Heading into All-Star break, are the Braves a playoff team?
I could say fans of teams everywhere are asking themselves this question right about now, as we pull into the All-Star break, but that’s not the case. A good handful of fans are already looking to next year, maybe that will be the one when their teams can get it together. In fact, one team is wondering how they’ll fare in a new league. But for the rest of us, it’s time to take a hard look at our teams and try to picture them playing in October.
Do that for me, if you’re a fan lucky enough to still have a shot. Picture your team in October, playing against another of the teams that are pushing down the stretch. How do they look? Do you feel good about your chances? Will your pieces still be on the board? Will they still be playing the way they have been?
For Atlanta Braves fans, this is an experience we’ve gone through a lot over the past two decades. A team that looks so good in the regular season, but seems to drop back when it really counts. Last season is well behind us, but I’m not the only one who still cringes a little when I think back to the final series of the season and watching our playoff hopes evaporate right before our eyes. So, as we scorch into the break, let’s take a quick gander at the Braves and see if October looks likely.
First, we have to consider our division. I know no one thought it would shake out like this. The Phillies in hard last? The Mets fighting tooth and nail with the Braves right behind the Nationals?! Until interleague play started, it was still anyone’s division for the taking. But, like the NL, the AL East is just as grinding a division. So, the two best divisions in baseball have been at it, head-to-head. Let’s not kid ourselves, folks. This could be a good preview of what late September and early October could look like. Two east division teams from both leagues are in the top three in the wild card standings, and with the addition of one more wild card, it’s possible that three teams from each East division will go to the playoffs. Is that not crazy?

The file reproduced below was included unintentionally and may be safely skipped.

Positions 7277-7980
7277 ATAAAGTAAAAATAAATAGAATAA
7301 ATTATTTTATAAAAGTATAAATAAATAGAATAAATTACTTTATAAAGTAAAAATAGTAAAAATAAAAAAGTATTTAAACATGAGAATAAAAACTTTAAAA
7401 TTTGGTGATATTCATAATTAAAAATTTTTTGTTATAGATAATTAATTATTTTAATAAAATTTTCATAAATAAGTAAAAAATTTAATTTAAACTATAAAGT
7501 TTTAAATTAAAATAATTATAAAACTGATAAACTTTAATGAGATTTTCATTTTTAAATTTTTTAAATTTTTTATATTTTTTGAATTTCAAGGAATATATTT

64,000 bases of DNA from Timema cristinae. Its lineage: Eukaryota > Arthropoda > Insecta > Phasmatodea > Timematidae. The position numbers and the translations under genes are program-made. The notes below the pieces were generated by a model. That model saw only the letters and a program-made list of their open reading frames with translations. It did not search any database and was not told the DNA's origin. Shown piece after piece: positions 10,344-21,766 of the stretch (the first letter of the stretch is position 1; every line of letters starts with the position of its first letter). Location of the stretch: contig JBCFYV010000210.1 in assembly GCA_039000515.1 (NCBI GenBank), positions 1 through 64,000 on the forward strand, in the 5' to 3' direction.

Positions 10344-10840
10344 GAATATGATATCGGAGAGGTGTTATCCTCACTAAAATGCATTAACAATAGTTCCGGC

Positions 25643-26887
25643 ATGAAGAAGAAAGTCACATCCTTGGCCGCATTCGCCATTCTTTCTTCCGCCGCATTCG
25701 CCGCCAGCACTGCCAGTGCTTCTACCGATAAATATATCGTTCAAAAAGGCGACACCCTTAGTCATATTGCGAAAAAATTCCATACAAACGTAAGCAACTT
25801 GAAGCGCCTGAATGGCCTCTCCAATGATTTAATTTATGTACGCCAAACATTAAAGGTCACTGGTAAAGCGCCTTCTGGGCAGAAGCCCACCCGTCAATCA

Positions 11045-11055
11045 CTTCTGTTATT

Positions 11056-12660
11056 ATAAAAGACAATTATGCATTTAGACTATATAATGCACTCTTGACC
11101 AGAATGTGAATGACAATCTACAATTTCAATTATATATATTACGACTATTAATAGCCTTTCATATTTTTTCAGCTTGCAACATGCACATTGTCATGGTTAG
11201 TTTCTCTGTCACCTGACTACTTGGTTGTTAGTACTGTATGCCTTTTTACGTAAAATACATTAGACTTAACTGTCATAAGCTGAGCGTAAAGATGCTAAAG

Needless to say, it’s going to be an interesting stretch from here on out. Will the Nationals have the stamina, having never been to the postseason before? Will they take Stephen Strasburg out of the rotation when he hits 160 innings? Are the Mets still considered a fluke or are they the team to beat? Can Ozzie Guillen guide the Marlins back into the standings? And will the Phillies break out if/when both Ryan Howard and Chase Utley return?
Think about those for a minute while we consider the Braves. It’s been a roller coaster season for them already, dropping the first four games of the season, then going on an enviable stretch in May-June, becoming the second-highest scoring team in baseball, then losing the best pitcher in the NL, losing eight games straight before finally righting the ship.
It hasn’t been easy being a Braves fan this year; I’ll definitely attest to that.
That said, the revenge series in New York against the Yankees showed some good signs, beating an impossibly hot team in their home ballpark. But that was before the hammer fell: Brandon Beachy goes under the knife and the Braves lose him for at least a year. Right when he and R.A. Dickey were tied for the best ERA in the NL. All of a sudden, the team that seemed like they had more pitchers than they knew what to do with, found it hard to close out games. To get their starters into the fifth inning. All of a sudden, it was looking fairly grim.